Examples: “The LORD loves the gates of Zion more than all the other dwellings of Jacob.” – Psalm 87:2
Psalm 87 substitutes the part (the gates of Zion) for the whole (Israel). It isn’t that God has a special affinity for the entrance to Israel that He does not have for the rest of the place. This is an example of synadoche.
“In those days Caesar Augustus issued a decree that a census should be taken of the entire Roman world.” – Luke 2:1
5: Personification– Assigning personal characteristics to animals or objects.
Examples: “You will go out in joy and be led forth in peace; the mountains and hills will burst into song before you, and all the trees of the field will clap their hands.” – Isaiah 55:12
“When Israel came out of Egypt, Jacob from a people of foreign tongue, Judah became God’s sanctuary, Israel his dominion. The sea looked and fled, the Jordan turned back; the mountains leaped like rams, the hills like lambs. Why was it, sea, that you fled? Why, Jordan, did you turn back? Why, mountains, did you leap like rams, you hills, like lambs? Tremble, earth, at the presence of the Lord, at the presence of the God of Jacob, who turned the rock into a pool, the hard rock into springs of water.” – Psalm 114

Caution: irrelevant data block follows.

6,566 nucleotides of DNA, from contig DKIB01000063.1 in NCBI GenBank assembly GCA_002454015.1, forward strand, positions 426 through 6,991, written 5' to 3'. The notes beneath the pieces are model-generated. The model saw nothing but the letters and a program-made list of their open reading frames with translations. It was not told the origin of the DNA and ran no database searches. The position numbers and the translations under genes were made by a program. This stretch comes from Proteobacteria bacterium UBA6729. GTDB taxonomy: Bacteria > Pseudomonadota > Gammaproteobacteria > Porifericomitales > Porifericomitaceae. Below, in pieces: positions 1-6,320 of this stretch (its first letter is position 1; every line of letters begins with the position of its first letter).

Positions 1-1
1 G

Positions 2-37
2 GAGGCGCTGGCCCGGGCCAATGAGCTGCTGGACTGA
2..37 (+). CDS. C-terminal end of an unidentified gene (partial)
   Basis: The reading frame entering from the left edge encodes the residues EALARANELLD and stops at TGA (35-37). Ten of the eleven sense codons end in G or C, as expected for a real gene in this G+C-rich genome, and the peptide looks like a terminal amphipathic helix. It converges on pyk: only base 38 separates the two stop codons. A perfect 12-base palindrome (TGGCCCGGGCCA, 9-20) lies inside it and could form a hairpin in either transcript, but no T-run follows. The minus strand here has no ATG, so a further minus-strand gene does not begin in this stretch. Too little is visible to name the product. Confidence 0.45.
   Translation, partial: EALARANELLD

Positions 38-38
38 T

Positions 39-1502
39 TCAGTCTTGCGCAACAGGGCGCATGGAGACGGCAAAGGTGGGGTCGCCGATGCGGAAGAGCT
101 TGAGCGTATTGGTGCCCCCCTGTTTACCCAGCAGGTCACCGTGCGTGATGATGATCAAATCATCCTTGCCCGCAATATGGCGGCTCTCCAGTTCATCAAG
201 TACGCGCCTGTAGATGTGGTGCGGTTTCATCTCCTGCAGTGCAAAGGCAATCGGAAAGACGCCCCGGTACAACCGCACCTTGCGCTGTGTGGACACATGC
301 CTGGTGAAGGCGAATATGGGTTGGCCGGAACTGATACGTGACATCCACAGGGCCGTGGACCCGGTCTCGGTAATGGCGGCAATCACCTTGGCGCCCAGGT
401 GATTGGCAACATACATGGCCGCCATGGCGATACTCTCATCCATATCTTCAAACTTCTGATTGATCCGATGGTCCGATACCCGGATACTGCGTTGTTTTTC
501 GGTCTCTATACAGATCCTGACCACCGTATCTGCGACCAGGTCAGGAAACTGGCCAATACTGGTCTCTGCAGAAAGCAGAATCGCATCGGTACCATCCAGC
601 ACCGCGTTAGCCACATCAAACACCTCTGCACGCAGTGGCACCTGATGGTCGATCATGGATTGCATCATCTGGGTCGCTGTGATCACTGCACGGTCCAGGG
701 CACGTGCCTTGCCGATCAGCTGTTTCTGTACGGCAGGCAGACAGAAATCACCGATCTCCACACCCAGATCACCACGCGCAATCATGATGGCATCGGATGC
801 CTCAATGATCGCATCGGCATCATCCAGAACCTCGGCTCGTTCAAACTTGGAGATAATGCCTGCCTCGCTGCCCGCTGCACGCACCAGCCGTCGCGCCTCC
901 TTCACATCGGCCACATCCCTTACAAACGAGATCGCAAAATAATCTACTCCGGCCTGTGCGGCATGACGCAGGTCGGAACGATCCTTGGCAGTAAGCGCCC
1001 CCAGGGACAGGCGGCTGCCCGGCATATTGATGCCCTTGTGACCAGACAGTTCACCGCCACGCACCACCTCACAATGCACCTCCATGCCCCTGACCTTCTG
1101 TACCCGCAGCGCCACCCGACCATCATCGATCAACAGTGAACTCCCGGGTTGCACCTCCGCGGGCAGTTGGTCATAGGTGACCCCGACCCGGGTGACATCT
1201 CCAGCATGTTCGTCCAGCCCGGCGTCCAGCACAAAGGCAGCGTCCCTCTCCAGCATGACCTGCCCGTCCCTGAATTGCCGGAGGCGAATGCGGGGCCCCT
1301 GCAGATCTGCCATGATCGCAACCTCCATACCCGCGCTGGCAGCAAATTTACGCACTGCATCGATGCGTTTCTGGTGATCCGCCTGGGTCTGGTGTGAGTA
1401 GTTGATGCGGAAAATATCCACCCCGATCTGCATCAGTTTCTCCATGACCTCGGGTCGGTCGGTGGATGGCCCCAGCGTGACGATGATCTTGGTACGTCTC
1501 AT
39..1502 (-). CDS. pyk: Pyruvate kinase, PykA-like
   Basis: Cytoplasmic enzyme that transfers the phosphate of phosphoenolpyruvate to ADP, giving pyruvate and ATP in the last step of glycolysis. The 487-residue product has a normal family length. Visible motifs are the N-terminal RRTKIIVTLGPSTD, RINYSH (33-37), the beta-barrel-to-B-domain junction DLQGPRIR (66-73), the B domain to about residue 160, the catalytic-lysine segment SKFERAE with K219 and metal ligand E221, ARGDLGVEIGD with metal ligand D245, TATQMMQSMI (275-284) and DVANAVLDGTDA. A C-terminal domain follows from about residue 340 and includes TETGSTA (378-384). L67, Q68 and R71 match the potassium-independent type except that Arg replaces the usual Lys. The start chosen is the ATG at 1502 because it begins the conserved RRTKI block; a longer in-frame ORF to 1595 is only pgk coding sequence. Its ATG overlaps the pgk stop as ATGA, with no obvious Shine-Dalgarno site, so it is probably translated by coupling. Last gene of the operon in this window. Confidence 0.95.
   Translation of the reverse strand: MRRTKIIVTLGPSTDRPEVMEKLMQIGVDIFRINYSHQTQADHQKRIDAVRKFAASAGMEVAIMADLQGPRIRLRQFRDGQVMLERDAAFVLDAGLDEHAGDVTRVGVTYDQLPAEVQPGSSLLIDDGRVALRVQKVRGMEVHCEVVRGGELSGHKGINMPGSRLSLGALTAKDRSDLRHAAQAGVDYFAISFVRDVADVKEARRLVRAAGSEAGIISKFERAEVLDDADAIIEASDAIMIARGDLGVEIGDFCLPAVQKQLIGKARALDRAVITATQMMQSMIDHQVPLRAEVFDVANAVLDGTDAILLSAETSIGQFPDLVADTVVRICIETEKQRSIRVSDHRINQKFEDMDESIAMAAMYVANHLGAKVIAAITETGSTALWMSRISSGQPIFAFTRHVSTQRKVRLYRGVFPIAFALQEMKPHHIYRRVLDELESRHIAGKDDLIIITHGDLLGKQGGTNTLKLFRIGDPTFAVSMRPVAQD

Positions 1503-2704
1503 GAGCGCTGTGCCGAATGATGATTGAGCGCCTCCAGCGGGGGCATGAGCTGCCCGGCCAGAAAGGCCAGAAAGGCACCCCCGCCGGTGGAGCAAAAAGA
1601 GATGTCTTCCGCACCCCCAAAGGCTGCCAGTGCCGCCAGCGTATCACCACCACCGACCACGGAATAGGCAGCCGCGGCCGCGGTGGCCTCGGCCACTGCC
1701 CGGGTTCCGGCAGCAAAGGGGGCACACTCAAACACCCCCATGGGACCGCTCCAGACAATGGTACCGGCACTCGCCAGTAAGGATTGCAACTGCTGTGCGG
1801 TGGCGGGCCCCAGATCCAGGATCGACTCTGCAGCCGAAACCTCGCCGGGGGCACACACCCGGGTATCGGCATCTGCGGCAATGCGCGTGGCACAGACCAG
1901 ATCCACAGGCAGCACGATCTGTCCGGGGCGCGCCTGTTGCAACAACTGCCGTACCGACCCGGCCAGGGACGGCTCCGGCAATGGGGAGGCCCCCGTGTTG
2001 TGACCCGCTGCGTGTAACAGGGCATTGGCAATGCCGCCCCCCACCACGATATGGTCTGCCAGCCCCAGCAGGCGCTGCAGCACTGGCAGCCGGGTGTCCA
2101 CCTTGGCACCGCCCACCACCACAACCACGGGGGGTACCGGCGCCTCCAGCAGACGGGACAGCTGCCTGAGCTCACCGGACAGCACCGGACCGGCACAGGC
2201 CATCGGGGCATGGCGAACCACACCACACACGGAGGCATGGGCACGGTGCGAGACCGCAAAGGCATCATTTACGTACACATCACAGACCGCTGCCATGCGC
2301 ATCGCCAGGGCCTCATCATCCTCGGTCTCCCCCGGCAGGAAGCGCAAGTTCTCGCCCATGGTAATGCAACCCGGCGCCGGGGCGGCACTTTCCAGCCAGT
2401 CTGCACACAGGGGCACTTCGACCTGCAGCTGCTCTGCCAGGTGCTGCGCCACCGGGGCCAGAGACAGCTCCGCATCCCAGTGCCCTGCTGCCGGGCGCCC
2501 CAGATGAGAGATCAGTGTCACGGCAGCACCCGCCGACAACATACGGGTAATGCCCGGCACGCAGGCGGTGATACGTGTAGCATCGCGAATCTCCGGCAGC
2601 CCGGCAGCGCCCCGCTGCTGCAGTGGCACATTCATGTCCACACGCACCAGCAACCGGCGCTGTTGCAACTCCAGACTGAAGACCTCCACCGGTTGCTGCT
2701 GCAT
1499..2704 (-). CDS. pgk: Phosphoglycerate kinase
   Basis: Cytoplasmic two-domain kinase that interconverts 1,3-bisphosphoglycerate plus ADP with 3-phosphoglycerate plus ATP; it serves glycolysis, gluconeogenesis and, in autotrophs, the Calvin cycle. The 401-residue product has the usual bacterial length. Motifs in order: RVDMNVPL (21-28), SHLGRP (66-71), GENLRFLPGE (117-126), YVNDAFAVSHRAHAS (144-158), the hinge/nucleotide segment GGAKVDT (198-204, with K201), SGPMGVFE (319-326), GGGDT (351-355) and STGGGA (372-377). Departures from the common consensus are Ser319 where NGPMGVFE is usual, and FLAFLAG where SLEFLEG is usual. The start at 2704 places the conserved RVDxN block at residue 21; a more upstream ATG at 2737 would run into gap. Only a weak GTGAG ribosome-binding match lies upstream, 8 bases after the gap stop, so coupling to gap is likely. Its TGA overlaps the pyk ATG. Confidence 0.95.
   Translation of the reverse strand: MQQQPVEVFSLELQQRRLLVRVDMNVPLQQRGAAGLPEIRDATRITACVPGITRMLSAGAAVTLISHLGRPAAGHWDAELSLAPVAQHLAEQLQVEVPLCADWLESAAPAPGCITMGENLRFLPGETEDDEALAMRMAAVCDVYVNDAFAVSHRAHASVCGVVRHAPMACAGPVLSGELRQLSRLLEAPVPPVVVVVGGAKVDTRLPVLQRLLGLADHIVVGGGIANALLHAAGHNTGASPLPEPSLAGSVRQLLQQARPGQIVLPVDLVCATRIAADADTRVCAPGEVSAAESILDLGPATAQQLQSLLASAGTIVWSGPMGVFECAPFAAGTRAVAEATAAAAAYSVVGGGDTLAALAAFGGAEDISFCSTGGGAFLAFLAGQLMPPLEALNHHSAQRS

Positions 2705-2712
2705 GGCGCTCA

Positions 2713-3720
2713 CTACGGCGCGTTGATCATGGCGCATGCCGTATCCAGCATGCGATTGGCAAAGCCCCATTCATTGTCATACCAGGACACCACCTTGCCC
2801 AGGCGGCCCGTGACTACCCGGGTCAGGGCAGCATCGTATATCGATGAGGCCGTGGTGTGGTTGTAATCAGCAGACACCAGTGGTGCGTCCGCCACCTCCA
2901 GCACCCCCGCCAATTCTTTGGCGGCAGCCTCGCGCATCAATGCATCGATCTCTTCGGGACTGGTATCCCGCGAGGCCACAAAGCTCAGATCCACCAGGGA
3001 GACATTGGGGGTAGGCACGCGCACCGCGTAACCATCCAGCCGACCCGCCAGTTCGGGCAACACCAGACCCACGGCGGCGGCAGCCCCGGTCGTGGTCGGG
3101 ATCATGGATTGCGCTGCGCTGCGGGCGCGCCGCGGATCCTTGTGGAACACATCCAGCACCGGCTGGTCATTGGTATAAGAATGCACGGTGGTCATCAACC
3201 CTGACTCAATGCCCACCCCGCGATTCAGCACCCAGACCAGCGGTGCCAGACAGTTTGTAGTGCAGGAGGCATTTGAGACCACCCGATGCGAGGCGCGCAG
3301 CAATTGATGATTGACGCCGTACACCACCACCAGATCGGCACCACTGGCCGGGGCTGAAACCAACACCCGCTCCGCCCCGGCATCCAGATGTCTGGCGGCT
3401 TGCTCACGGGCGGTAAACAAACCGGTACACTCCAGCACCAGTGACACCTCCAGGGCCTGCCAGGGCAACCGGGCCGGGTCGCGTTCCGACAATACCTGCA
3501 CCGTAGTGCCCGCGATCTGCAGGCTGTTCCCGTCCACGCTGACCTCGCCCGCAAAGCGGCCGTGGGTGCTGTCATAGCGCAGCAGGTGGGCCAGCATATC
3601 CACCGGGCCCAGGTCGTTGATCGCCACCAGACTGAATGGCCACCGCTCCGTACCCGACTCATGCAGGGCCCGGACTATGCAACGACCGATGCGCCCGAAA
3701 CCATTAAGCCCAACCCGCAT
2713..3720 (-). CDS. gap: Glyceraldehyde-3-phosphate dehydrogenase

6: Apostraphe — A direct address to a thing as if it were a person
Examples: “Hear this, you kings! Listen, you rulers! I, even I, will sing to the Lord; I will praise the Lord, the God of Israel, in song. ‘When you, Lord, went out from Seir, when you marched from the land of Edom, the earth shook, the heavens poured, the clouds poured down water.” – Judges 5:3-4
“‘Awake, sword, against my shepherd, against the man who is close to me!’ declares the Lord Almighty. ‘Strike the shepherd, and the sheep will be scattered, and I will turn my hand against the little ones.” – Zechariah 13:7
7: Elipsis — the omission of a word or phrase necessary for the complete thought.